And this is where it suddenly shoots past Illuminati conspiracy theories on the WTFometer:  

"Most of us may not realise this but the ideological Left certainly does, for it has long been part of its grand plan to destroy Western civilisation from within. The plan's prime instigator was the influential German Marxist thinker ('the father of the New Left') Herbert Marcuse. A Jewish academic who fled Germany for the US in the Thirties, he became the darling of the Sixties and Seventies 'radical chic' set.
He deliberately set out to dismantle every last pillar of society – tradition, hierarchy, order – and key to victory, he argued, would be a Leftist takeover of the language, including 'the withdrawal of toleration of speech and assembly from groups and movements which promote aggressive policies, armament, chauvinism, discrimination on the grounds of race and religion, or which oppose the extension of public services, social security, medical care etc'.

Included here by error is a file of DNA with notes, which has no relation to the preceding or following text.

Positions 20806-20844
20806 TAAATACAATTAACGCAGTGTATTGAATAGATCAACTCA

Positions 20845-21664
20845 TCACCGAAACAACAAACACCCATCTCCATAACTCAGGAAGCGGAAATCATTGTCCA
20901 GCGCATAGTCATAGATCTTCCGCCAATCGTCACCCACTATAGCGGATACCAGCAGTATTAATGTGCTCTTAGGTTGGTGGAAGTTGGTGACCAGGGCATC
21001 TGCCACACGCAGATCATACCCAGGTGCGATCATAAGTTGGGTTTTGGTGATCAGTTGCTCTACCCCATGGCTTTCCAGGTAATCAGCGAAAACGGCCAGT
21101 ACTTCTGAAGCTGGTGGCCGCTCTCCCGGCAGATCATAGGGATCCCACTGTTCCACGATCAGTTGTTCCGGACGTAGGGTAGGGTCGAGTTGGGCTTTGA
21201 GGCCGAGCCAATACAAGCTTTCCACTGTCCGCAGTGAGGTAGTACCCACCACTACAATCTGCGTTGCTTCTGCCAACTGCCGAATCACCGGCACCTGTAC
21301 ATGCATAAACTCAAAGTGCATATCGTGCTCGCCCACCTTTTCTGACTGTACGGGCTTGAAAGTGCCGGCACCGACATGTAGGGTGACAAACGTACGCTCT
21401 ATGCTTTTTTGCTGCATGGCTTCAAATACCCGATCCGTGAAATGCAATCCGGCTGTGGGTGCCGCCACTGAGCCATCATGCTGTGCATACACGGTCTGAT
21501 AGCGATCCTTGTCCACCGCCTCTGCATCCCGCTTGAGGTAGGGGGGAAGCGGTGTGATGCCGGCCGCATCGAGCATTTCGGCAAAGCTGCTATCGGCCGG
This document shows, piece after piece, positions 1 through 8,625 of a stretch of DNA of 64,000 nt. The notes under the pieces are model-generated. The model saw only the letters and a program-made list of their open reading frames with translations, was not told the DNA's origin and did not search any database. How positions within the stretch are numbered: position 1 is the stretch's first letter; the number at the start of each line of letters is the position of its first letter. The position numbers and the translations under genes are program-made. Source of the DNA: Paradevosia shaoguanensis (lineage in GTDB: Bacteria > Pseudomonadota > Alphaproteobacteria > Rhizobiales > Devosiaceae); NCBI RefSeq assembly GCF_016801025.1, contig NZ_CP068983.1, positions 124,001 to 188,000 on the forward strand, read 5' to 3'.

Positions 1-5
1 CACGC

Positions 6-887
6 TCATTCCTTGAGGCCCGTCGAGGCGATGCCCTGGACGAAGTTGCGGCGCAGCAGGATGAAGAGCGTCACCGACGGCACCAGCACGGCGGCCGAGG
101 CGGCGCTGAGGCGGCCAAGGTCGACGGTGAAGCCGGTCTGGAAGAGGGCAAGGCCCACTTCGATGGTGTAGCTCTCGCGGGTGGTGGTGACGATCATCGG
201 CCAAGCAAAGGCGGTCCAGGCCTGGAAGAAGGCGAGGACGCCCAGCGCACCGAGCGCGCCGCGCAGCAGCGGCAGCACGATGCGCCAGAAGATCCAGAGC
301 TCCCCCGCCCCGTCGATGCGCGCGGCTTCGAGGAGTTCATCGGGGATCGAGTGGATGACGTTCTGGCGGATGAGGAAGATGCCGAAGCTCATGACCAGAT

In other words, those of us who believe in smaller government or other 'Right-wing' heresies should be for ever silenced." 

It kind of speaks for itself, but there are a couple of things that I want to pick out: First off, "leftist grand plan to destroy Western civilisation from within" (emphasis mine)? So, all civilisation is Western civilisation? And "plan to destroy Western Civilisation from within"? What is this, the Cold War?! (admittedly, said war was in recent history and in Marcuse's time, so it could be, but it seems a bit of a stretch for 2011, plus I'll probably end up re-reading this after studying it for GCSE History and end up feeling like a knobhead, ah well). Anyway, what has Herbert Marcuse's race got to do with it? I digress, but was it really necessary information?